.replace(/(^|\s)#(\w+)/g,'$1#$2')
.replace(/(^|\s)@(\w+)/g,'$1@$2')
+ '' + $.timeSinceTweet(this.created_at) + ''
)
.prepend('')
.appendTo('#tweets')
.fadeIn();
}
});
});
});

What are people saying about Sheffield?

Post reply
Stewart Doxey
16th October 2017 at 9:16am

Hi Sreedhar

Do you have a link to where you have tried to implement the script so I can help you further please?

Cheers

Stu

Post reply
Sreedhar Pillai
16th October 2017 at 9:16am

Hello Stewart,
Many thanks for your reply.
I have your code in a widget on
http://lastingrose.blogspot.com/

Please E mail me for login details if you need.

I guess the problem is with your main.js which should reside in the server but not possible in this case as it is blogspot. I don't have access to a host at this time to upload the script and link to it.
Could you publish or e mail me a text version.
Many thanks again for your help. Much appreciate.
I have previously had to abandon several scripts due to jquerry conflicts.

Post reply
Pim
16th October 2017 at 9:16am

Hello,
Nice widget! Is it possible to get more then 10 twitter results?
Thanks for your help!

Post reply
Stewart Doxey
16th October 2017 at 9:16am

Hi Pim

There are a whole load of options you can use with the widget, see https://dev.twitter.com/docs/api/1/get/search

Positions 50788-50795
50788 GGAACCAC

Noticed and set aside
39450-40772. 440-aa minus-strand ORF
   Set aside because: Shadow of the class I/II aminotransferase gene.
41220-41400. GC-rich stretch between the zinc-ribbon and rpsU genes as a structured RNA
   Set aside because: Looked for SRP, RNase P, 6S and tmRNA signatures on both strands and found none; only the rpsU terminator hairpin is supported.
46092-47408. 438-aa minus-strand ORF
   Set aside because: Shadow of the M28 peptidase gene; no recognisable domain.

The return more than 10 results assign a number greater than 10 to the rpp param in the Twitter query string.

E.g. To fetch 20 results rather than 10
http://search.twitter.com/search.json?q=sheffield&since_id=" + since + "&callback=?
changes to
http://search.twitter.com/search.json?q=sheffield&since_id=" + since + "&rpp=20&callback=?

Post reply
Anand S
16th October 2017 at 9:16am

Hey

Excellent post, thanks a lot, really helped me !!

Post reply
Payam
16th October 2017 at 9:16am

Hi,
I tried to search for hashtags, for example #twitter but it doesn't show anything, does it support hashtags?

Post reply
Stewart Doxey
16th October 2017 at 9:16am

Hi Payam

You'll need to use the Hex ASCII character for the hash symbol, which is '%23'. For example, to search for #twitter you would use %23twitter in your Twitter query string.

Thanks

Stu

Post reply